Flock Theory and Leadership

I have to admit that I’m a bit of a collaboration and community junkie and as such follow some obscure topics. One topic I’ve had on my radar for quite some time is Flock Theory. Flock theory tries to describe the self-organizing and emergent aspects of human behavior. Succinctly put, behavior in some cases is not a property of any individual person (or bird), but rather emerges as a property of a group or social network (flock). This concept can be used to describe aspects of both collaborative teams and open source communities. I’m not going to analyze the merits of the theory but I do want to introduce its concepts which I think have implications for team/community productivity and possibility even individual information relevance.

The fundamental aspects of Flock Theory can be distilled into the following axioms and tenets …

Distance Optimization

  • Avoid crowding group members
  • Move towards the central tendencies of the group

Motion Replication

  • Direction Matching
  • Velocity Matching

Leadership Maintenance

  • Group leaders must shift efficiently</li>
  • Eliminate extreme dissenters</li>

Distance optimization speaks to the fact that teams need to find a balance between working autonomously and relying too heavily on team decision making. Teams and communities that rely heavily on group cohesion (or decision-making) can find themselves with a case of “groupthink”. However, having accountability in such an environment is equally important, allowing group members the autonomy to work requires having goals that each member can be accountable for.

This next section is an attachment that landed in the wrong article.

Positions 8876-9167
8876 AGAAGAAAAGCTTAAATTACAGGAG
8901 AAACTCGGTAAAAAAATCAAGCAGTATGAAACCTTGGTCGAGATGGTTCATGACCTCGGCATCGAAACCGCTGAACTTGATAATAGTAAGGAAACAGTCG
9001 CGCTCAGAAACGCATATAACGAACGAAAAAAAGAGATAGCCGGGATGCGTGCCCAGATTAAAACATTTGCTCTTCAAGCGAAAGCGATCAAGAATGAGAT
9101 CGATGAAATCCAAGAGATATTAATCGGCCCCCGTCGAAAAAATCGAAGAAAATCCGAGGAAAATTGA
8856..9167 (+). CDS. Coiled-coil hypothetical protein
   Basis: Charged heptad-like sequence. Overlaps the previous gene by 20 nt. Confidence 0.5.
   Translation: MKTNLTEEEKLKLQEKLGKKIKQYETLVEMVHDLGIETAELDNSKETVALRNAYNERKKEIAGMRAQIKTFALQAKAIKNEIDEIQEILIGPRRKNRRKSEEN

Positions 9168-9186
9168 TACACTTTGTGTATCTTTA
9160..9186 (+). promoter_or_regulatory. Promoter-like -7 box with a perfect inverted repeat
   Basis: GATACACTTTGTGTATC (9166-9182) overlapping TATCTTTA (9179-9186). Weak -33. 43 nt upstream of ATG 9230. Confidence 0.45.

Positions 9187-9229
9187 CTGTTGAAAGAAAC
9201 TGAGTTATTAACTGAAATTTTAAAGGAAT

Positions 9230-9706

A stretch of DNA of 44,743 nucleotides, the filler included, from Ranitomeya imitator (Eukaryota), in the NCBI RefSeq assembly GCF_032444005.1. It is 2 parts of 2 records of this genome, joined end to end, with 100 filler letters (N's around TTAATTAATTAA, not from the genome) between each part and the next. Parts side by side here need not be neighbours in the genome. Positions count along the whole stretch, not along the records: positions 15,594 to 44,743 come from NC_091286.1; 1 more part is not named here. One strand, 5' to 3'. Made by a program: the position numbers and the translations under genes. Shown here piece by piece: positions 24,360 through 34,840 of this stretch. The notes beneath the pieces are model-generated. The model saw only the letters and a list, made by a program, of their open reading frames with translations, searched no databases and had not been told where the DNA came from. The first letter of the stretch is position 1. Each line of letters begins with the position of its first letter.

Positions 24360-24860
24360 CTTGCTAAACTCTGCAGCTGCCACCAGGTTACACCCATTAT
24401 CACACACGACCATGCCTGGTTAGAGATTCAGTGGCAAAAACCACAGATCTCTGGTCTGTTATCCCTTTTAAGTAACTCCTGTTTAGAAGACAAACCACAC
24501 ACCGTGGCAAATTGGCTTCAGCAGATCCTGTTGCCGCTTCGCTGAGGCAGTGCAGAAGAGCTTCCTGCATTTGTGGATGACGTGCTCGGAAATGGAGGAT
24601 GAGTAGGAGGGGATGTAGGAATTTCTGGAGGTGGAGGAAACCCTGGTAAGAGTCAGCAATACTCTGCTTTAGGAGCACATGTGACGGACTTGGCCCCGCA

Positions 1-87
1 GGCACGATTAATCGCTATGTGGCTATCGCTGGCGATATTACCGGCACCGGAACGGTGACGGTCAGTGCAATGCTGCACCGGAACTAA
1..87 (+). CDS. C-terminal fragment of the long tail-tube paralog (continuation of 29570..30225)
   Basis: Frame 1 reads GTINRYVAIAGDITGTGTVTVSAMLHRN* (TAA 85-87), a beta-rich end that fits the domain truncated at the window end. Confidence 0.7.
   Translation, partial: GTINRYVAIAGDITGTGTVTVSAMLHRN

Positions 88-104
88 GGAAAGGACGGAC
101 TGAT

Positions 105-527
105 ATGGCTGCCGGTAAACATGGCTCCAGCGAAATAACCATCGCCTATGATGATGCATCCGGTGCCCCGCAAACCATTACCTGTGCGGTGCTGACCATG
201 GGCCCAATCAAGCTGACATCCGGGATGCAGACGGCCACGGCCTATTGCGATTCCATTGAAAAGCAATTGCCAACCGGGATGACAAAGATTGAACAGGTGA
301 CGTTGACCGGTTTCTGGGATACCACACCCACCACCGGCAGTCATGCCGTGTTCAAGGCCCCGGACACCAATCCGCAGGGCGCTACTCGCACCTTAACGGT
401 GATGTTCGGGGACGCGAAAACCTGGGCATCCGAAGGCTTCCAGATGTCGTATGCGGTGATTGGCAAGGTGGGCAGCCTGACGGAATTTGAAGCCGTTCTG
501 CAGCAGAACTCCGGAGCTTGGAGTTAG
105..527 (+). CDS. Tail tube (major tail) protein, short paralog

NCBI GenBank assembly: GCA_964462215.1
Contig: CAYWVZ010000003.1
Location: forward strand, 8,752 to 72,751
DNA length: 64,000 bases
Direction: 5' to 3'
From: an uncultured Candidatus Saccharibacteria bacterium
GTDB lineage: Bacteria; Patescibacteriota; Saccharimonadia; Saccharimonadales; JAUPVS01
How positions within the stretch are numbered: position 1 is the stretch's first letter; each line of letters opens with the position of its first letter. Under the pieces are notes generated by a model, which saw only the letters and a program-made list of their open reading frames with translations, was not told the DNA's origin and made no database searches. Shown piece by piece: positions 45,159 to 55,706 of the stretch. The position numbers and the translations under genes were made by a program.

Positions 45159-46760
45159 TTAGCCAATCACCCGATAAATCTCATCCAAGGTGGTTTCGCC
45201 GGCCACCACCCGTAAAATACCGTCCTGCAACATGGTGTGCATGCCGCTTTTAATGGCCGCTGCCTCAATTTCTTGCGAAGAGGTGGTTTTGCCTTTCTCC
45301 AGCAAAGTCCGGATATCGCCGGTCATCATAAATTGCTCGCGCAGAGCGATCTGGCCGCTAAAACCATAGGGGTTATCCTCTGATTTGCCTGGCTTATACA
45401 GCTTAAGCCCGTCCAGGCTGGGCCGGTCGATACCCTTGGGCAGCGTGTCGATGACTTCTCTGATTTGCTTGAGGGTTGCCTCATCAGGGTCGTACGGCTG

Motion replication fundamentally looks at two key principals, direction matching and velocity matching. Direction matching speaks to the pursuit of a shared or common goal among team members while velocity matching addresses the idea that optimal teams need members that can perform at a consistent rate. Other members of a team cannot consistently wait on suboptimal team members or risks to the group’s goals will ensue.

And finally, Leadership Maintenance is perhaps the most interesting part of the theory (for me) as it postulates that there is a need for constant leadership change so that management of the flock remains fresh and focused and is always headed towards the correct goal. Any extreme deviation from goal-oriented behavior by a team member can risk the mission and must be dealt with harshly.

I find Leadership Maintenance especially intriguing given my association with open source projects. Based on Flock Theory one could argue that open source project management should continuously turnover so that other community members can help shape the direction of the project. In reality many successful open source projects have very strong central leadership that never really change significantly. A few that jump to mind … Linux, Perl, Python, Scala, Ruby, etc. All of these projects have a vibrant community of active participants but are led by a strong leader. There are also examples of successful projects that follow Flock Theory more closely. Apache would be one. Is Apache a better project than Linux, Python, or Ruby? Certainly not. But perhaps it is a better example of what an “emergent” software project looks like?